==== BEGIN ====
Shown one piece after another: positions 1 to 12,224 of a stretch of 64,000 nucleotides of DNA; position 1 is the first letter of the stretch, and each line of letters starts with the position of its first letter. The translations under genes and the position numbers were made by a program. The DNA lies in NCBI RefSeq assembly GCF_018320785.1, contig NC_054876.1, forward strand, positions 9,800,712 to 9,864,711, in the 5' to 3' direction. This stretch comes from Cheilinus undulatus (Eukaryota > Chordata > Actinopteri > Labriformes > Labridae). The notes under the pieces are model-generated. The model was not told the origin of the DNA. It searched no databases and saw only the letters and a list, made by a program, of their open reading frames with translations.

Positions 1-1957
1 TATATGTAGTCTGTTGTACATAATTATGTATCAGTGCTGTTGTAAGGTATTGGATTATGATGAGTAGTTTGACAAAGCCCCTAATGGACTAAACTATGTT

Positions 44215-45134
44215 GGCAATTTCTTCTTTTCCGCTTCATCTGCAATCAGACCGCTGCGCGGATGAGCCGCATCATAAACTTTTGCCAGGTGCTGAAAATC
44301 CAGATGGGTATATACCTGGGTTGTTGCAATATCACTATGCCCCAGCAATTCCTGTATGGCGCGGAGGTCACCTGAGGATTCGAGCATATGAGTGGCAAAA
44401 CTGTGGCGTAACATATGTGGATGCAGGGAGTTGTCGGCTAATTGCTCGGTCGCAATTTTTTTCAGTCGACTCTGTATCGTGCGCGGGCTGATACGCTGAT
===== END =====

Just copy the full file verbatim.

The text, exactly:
Shown one piece after another: positions 1 to 12,224 of a stretch of 64,000 nucleotides of DNA; position 1 is the first letter of the stretch, and each line of letters starts with the position of its first letter. The translations under genes and the position numbers were made by a program. The DNA lies in NCBI RefSeq assembly GCF_018320785.1, contig NC_054876.1, forward strand, positions 9,800,712 to 9,864,711, in the 5' to 3' direction. This stretch comes from Cheilinus undulatus (Eukaryota > Chordata > Actinopteri > Labriformes > Labridae). The notes under the pieces are model-generated. The model was not told the origin of the DNA. It searched no databases and saw only the letters and a list, made by a program, of their open reading frames with translations.

Positions 1-1957
1 TATATGTAGTCTGTTGTACATAATTATGTATCAGTGCTGTTGTAAGGTATTGGATTATGATGAGTAGTTTGACAAAGCCCCTAATGGACTAAACTATGTT

Positions 44215-45134
44215 GGCAATTTCTTCTTTTCCGCTTCATCTGCAATCAGACCGCTGCGCGGATGAGCCGCATCATAAACTTTTGCCAGGTGCTGAAAATC
44301 CAGATGGGTATATACCTGGGTTGTTGCAATATCACTATGCCCCAGCAATTCCTGTATGGCGCGGAGGTCACCTGAGGATTCGAGCATATGAGTGGCAAAA
44401 CTGTGGCGTAACATATGTGGATGCAGGGAGTTGTCGGCTAATTGCTCGGTCGCAATTTTTTTCAGTCGACTCTGTATCGTGCGCGGGCTGATACGCTGAT